Mephistophilis wastes no time disappearing and reappearing with other devils to distract Faustus with crowns, rich clothes and dance. Faustus asks Mephistophilis if he can call the spirits as he pleases. Mephistophlilis promises this and more, on which Faustus reads the treatise he wrote and establishes five conditions: first, that Faustus be a spirit in form and substance; second, that mephistophilis is his servant at his command; third, that mephistophilis brings him what he wants; fourth, that he (mephitophilis) will be invisible in his room or house; and fifth, that it will appear at any time in what form or form. In return, Faustus gave body and soul to Lucifer, prince of the East, and his minister Mephistophilis; After 24 years, they can carry Faustus` body and soul to their home. The Admiral`s men gave Dr. Faustus 24 times in the three years between October 1594 and October 1597. On November 22, 1602, Philip Henslowe`s diary recorded a payment of $4 to Samuel Rowley and William Bird for supplementation of the play, suggesting a revival shortly after that date.  The protagonist and the main character of the play. Back and forth between penance and not repentance throughout the play. Uses the 24 years and powers it is given essentially for its own entertainment. Another difference between texts A and B is the name of the devil invoked by Faustus. Text A indicates that the name is generally “Mephistopheles”, whereas in the version of text B, it is often written “Mephostophilis”.  The devil`s name is a reference to Mephistopheles in Faustbuch, the original book published in English around 1588.
  The mephistophilis is a demon that Faustus evokes when he first uses magic. Readers first feel sympathy for the demon when he tries to explain to Faustus the consequences of the abandonment of God and heaven. Mephistophilis gives Faustus a description of hell and the constant horrors he possesses; He wants Faustus to know what he is getting into before getting through the bargain: in trying to acquire the knowledge and powers he wanted, Faustus considered making a deal with the devil. Before that, Faustus learned the Bible for years. He has studied what is acceptable and what is a sin. The Good Angel and the wicked Angel coaxed Faustus and tried to convince him from their respective sides. Finally, the Mephastophilis convinces him to abandon his lucifer soul with a contract in Faust`s blood. Although he understood his destiny, Faustus chose a life of sin that would lead to eternal damnation. The theme of temptation is an integral part of understanding. The sale of the soul to the devil is known as the Faustian bargain.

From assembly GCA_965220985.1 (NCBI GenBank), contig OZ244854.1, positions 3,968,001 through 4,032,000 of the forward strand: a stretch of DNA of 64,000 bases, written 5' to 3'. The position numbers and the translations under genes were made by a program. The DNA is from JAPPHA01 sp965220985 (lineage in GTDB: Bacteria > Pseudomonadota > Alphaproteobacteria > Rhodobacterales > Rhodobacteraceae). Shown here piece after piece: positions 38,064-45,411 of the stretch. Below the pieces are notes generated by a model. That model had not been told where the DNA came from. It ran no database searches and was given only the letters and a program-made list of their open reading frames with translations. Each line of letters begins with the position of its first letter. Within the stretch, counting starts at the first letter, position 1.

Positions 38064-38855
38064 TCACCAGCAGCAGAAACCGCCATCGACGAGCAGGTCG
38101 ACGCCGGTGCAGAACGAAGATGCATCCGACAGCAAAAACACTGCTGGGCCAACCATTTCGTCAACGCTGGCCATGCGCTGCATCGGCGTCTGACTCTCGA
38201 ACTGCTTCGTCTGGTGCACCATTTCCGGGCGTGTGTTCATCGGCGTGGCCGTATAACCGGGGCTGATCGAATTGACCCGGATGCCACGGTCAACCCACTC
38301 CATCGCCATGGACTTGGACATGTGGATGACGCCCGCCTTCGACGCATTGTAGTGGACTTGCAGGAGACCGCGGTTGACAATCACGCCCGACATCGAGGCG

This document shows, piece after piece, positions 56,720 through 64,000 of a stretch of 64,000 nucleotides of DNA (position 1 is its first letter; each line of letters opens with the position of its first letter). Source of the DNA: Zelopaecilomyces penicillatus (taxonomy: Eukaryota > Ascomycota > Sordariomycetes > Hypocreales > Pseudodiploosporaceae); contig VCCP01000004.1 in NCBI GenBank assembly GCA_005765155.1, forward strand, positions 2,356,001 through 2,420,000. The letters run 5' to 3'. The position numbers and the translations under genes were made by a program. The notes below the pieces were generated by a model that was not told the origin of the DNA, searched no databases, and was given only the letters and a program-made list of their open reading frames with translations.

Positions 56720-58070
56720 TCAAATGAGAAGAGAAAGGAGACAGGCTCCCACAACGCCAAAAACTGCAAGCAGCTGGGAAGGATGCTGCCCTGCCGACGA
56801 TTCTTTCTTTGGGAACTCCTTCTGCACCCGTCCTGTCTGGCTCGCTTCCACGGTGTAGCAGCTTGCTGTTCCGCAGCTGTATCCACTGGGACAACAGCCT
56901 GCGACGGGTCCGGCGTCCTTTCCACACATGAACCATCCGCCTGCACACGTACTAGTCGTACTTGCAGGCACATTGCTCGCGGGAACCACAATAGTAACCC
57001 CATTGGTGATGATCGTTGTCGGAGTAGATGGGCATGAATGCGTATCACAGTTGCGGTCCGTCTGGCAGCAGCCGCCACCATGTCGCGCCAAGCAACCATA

Faustus was willing to give up everything to satisfy his unlimited need for power and knowledge. His desire for magic stemmed from the lack of satisfaction he had for what he already possessed. “Philosophy is abominable and obscure, law and physics are for the petty mind:/ The deity is the basis of the three, unpleasant, harsh, contemptuous and abominable,” said Faustus (II.106-109). However, he has an almost limitless knowledge, “the magic of Tis, the magic that fascinated me” (II. 110). Valdes and Cornelius provide good arguments for the dark arts. Valdes exclaims that Faustus has the potential to be known all over the world. Cornelius reminds us that Faustus will be able to perform miracles with magic, something he cannot do alone with a simple knowledge. Soliloquies also have parallel concepts. In the introductory soliloquy, Faustus begins to think about the fate of his life and what he wants to be his career.